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500
Rubric: News of Science
Section: Biology
SCIENCE: Feminine Gender

SCIENCE: Feminine Gender

On November 12, 2008 in Moscow ten young Russian scientists of the fair sex were presented with the RUR 350,000 L’OREAL—UNESCO For “Women in Science” award...

The L’OREAL—UNESCO award has been granted for the second year running. This L’OREAL project is supported by the national UNESCO Commission, UNESCO Bureau in Moscow and Russian Academy of Sciences.

The applicants should be not older than 35 years. The major selection criterion is citation index; also, the jury takes into consideration the originality of the scientific field, personal contribution to the research done, involvement in the activities of the affiliated research body, and finally, the candidates’ intention to continue their academic career in Russia.

This year, 320 young women from 65 Russian cities (twice the last year’s number) competed for the award. Decision was made by the jury of eight people—it included L’OREAL and UNESCO representatives and was headed by the Vice-Rector of Moscow State University Academician A. R. Khokhlov.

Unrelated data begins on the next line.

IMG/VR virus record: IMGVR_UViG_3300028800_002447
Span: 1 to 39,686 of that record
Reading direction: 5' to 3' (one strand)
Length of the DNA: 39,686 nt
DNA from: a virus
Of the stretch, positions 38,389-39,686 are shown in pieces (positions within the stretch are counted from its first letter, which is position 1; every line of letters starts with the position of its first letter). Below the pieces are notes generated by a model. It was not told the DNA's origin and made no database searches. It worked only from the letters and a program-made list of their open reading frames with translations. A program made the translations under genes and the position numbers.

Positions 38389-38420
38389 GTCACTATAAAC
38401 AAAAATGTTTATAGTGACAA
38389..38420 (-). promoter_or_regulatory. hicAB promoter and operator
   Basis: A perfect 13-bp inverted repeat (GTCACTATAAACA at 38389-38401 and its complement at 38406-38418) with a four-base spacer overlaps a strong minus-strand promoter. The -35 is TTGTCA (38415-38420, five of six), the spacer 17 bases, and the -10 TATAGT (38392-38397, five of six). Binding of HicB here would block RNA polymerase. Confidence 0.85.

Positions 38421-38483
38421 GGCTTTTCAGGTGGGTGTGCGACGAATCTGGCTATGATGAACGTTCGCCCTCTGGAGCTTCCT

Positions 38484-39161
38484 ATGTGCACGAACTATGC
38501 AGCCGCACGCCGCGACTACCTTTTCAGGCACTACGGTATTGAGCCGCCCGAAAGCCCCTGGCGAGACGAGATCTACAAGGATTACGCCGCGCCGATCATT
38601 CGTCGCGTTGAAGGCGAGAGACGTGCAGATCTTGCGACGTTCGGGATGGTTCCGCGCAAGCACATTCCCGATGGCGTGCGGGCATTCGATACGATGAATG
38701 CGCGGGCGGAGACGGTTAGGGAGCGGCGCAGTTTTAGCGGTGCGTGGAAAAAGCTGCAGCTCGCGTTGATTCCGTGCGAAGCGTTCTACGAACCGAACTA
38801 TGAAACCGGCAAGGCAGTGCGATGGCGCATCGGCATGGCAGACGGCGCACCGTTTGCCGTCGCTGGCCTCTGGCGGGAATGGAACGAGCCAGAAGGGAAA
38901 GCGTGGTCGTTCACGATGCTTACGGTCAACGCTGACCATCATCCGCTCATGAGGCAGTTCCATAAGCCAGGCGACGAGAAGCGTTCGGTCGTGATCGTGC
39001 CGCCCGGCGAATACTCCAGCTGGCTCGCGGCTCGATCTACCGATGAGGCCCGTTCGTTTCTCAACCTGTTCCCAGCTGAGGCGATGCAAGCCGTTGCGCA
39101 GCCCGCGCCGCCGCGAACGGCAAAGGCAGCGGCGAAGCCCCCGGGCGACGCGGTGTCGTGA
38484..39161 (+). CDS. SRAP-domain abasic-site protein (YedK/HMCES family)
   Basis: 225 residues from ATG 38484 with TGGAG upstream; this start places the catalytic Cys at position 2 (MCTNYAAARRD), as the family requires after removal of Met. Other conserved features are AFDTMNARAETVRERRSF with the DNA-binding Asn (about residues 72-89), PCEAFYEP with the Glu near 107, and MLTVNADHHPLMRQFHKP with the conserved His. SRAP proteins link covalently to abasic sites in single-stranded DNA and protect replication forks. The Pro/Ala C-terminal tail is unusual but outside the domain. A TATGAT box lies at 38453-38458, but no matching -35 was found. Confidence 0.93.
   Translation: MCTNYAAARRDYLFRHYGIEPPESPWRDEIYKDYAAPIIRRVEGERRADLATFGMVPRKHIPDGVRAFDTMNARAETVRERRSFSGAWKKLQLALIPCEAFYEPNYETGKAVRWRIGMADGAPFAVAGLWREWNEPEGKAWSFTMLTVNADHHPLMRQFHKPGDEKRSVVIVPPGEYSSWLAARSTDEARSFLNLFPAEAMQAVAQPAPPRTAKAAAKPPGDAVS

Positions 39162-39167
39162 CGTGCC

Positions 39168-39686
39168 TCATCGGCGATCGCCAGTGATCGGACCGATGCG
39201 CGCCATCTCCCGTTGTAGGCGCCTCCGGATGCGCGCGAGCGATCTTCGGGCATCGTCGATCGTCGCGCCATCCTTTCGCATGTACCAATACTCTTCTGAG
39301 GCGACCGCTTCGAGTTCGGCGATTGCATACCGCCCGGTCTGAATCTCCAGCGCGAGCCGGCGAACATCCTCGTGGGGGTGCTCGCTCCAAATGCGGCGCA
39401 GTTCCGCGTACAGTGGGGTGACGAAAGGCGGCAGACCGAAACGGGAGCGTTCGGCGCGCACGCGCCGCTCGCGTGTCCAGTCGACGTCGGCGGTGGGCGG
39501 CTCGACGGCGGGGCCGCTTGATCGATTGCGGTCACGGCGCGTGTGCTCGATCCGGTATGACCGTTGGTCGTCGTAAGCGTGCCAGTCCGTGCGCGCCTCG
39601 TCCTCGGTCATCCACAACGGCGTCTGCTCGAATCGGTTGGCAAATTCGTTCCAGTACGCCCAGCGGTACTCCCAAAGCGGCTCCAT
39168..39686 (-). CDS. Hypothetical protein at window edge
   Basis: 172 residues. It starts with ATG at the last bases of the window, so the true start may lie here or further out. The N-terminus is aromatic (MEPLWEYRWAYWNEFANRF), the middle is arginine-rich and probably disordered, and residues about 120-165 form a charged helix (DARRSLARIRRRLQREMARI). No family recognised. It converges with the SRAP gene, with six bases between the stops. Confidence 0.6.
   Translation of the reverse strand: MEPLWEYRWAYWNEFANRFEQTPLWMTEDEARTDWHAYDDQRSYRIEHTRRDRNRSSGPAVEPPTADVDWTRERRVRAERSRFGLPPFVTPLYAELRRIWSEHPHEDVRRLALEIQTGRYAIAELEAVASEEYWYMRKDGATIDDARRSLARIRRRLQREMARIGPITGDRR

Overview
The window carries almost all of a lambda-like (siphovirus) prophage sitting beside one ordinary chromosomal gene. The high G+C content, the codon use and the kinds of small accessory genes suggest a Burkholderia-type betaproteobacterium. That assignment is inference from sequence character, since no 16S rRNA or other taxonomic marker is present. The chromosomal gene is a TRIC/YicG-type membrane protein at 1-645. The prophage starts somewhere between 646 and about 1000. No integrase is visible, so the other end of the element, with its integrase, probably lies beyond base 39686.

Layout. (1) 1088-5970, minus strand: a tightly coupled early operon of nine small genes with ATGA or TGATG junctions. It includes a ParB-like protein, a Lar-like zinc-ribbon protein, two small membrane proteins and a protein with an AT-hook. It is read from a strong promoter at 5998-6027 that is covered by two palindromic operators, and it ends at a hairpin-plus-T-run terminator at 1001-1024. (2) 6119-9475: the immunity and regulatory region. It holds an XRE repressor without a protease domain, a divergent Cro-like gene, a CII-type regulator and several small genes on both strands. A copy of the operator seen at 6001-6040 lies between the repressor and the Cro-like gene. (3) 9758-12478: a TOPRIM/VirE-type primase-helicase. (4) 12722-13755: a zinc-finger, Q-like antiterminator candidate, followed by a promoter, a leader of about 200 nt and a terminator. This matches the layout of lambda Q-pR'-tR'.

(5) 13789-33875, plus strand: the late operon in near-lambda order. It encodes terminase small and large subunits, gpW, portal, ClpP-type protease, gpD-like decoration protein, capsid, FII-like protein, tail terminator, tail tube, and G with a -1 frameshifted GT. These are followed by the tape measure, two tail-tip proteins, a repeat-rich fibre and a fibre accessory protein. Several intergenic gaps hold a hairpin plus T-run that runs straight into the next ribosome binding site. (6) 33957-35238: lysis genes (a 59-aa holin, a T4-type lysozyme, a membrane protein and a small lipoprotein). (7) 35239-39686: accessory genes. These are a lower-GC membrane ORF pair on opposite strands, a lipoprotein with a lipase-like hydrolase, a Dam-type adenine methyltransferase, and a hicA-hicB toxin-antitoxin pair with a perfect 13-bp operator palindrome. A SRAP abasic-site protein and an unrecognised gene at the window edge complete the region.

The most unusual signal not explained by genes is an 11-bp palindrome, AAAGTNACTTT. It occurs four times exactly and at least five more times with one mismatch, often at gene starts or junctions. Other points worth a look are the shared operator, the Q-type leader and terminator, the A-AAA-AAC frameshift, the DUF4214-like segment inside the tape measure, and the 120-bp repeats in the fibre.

The winners of the competition became ten young women engaged in chemical, physical, and biological research.

Two of them are our heroines: Siberians Oksana Kaliuzhnaya (Irkutsk) and Sofia Artemkina (Novosibirsk).

Underwater miracles of Oksana Kaliuzhnaya

The object of Oksana Kaliuzhnaya’s studies is not quite ordinary: this is sponges, the most ancient multicellular organisms living. Most species of these remarkable invertebrates, looking more like plants than like animals, live in the seas but some prefer freshwater habitats such as Lake Baikal.

Interestingly, Baikal sponges are endemics, that is, they are not found anywhere else in the world. Judging by the spicula—sponge skeleton elements—discovered in the Baikal sediments, sponges are Baikal natives. They have occupied a variety of ecological niches in the planet’s largest and most ancient lake, which has resulted in explosive speciation. And they look good too: most Baikal species are quite big and some of them are branchy.

For many years, sponge studies have been no more than 40 meters deep, i.e., as deep as divers can reach. In shallow water, sponges spread their green carpet over the bottom, but what happens if you go further down?

When the legendary Pisces apparatus submerged in 1977 and 1991, the researchers first saw deep-water sponges of a rare blue color. In 2008, the first international expedition in which Mir deep-water apparatus was used was held on Lake Baikal. The Limnological Institute of the Siberian Branch of the Russian Academy of Sciences participated in the expedition, and Oksana’s dream came true: together with other young scientists, she became a member of the expedition and took part in two (out of 30) Mir submergences. Among other things, the expedition has produced a good collection of deep-water sponges.